I mastered their language. After I was out I was able to move between different roles I encountered in human society with ease. I knew I could go anywhere, do anything, just by impersonating the right person. Even the Academy wanted to let me in.
[Read more →]
“There isn’t enough bile to conjure up the shame and disgrace of all of this, nor the palpable physical revulsion, nor the visceral contempt building, nor the sense of betrayal and rage, nor the literal physical and emotional shattering of people exposed to the growing madness day in and day out.”
Lenin’s Tomb blog, “Crisis in the SWP,” Jan 11, 2013
The Socialist Workers Party (SWP) is – or was until recently – widely considered to be Britain’s “largest revolutionary organization”. The party has been rocked by internal dissent and has lost many members. This development was triggered by allegations of sexual abuse against a leading cadre by a young female comrade. The person in question was the national organiser, Martin Smith, who was nicknamed “Comrade Delta” in the communications of the SWP. The party tried to brush the scandal under the carpet. They set up a commission consisting essentially of friends of the accused, who then proceeded to “exonerate” him. After asking the victim questions about her sexual past and her drinking habits, they predictably decided that the rape allegations were unproven. The pretext to handle this mockery of justice by a kangaroo court was that the “bourgeois court system” could not be trusted “to deliver justice.”
Perhaps in a previous age this sham could have worked. But when details of the case were “leaked” online it forced many to take a stand. Numerous blogs were set up and a number of members started to breach party discipline.
[Read more →]
“Fight for Freedom”
The legend of the “other”Germany.
extended book review by Christoph Fringeli
“But, at the same stage of the war which led many people into emotional outbursts to the detriment of their reason, I never renounced what I regarded as my duty towards the other Germany, the real Germany. (…) Nazism represented the enemy within. Hitler had to be defeated so that Germany might live.” Willy Brandt: In Exile, p. 100f.
Willy Brandt, who served as Mayor of West Berlin and then German Chancellor, voiced here an idea that was widespread both among German exiles, and prominent in both West and East Germany: The Nazis didn’t represent the “real” Germany, but were oppressors of the German people. This view was particularly widespread in different sections of the Left.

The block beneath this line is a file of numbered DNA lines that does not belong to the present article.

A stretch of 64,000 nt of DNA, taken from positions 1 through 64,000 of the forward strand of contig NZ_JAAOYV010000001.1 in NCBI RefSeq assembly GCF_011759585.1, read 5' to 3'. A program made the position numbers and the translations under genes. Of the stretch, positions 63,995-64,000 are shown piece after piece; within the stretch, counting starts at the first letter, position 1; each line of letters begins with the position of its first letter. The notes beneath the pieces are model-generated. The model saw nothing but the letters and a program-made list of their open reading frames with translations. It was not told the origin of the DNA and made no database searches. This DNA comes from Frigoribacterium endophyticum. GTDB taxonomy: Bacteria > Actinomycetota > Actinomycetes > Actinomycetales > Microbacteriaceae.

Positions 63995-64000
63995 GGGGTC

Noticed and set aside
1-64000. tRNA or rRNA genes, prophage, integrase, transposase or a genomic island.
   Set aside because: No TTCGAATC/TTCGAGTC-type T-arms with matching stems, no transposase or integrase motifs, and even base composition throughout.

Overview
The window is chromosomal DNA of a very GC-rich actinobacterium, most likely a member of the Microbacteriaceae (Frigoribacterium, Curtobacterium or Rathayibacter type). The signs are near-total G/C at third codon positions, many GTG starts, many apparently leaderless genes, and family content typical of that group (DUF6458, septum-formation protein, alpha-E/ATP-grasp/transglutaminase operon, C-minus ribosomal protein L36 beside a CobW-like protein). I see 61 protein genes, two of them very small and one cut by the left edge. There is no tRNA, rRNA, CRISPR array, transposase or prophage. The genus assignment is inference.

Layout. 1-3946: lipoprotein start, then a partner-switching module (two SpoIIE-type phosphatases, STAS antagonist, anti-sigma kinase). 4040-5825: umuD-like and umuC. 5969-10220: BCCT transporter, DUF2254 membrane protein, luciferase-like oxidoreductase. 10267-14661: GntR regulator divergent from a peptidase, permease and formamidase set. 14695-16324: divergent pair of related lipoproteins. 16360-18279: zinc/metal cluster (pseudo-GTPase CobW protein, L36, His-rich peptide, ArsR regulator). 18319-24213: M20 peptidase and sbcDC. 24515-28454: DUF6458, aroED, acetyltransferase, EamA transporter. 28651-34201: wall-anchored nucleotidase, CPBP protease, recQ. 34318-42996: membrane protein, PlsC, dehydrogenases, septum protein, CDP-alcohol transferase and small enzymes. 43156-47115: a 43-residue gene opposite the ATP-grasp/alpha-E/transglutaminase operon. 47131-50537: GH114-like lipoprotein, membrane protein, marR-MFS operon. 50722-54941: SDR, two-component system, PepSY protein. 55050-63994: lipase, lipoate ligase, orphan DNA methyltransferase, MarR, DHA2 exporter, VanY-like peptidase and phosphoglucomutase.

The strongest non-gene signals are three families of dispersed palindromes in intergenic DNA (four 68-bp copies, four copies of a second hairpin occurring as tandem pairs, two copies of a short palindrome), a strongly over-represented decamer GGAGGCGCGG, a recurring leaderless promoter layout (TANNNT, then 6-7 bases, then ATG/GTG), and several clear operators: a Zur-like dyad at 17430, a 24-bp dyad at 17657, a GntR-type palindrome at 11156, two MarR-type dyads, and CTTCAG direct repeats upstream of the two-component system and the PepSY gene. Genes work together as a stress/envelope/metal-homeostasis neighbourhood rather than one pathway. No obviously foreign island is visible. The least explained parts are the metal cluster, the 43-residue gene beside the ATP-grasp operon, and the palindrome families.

On another end of the left spectrum, the Stalinists’ definition was “Fascism in power is the open, terroristic dictatorship of the most reactionary, the most chauvinistic, the most imperialistic elements of finance capitalism” (Dimitroff, 1935). This obviously implied that the German people were the first victims of a conspiracy of evil forces.
This “definition”, athough it is actualy more of a propaganda slogan, denies the rather obvious fact that National Socialism in Germany was a genuine mass movement. The “socialist” element in its ideology is deemed pure demagogy.
Both views, the social democratic and the Stalinist, are merely examples of a broad front of similar opinions which permeated the German exile community, and became a prevalent force in the post war years, when they helped re-integrate Nazis into different post war societies. [Read more →]
The truism that history is written by (or rather, on behalf of) conquerors is more respectable now than ever before among Sunday supplement intellectuals. The reason (where it goes beyond a simple, resentful wish to damn historical analysis per se as ‘irrelevant’) seems to be that victors’ history is easily opposed to that of victims, that ill-defined class in whose name a towering moral authority can always be claimed. If it does nothing else, Antonio Negri’s book on constituent power, recently published in English as Insurgencies, wrecks this convenient opposition. Its Italian title translates as “constituent power: essay on the alternatives within modernity”: in the shadow of this concept, Negri outlines a modern social and political counter-tradition which, though defeated again and again, never attains the saintly glow of victimhood, for it has never acknowledged its project to be finished with. From Machiavelli’s citizen millitia to the LA rioters of 1992 [1.], these historical agents refuse to become patients represented by the politics of empathy. [Read more →]